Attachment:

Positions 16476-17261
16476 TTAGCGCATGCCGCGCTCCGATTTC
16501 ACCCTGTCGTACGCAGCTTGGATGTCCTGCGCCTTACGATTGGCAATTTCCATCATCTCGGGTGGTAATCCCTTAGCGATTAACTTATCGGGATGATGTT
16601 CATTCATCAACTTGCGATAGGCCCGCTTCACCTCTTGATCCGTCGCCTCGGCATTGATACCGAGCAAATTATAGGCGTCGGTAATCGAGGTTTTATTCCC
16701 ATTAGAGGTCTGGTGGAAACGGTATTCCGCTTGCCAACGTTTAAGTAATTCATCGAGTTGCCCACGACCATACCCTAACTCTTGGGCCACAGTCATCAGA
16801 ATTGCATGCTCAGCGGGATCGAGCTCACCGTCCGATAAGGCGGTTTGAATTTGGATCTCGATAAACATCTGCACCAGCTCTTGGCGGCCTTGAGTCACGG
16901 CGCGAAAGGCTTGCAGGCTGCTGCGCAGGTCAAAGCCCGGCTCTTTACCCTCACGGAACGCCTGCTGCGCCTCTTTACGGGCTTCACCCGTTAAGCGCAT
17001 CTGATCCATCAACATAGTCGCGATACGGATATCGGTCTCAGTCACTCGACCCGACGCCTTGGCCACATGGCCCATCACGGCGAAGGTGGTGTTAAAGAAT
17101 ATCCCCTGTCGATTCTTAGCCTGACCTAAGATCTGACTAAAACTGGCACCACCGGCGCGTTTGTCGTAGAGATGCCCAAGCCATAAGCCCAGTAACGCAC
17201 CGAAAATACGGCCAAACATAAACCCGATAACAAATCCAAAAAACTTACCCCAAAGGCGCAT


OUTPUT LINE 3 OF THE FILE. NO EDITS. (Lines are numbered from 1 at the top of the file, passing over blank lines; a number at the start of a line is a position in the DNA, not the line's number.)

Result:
16501 ACCCTGTCGTACGCAGCTTGGATGTCCTGCGCCTTACGATTGGCAATTTCCATCATCTCGGGTGGTAATCCCTTAGCGATTAACTTATCGGGATGATGTT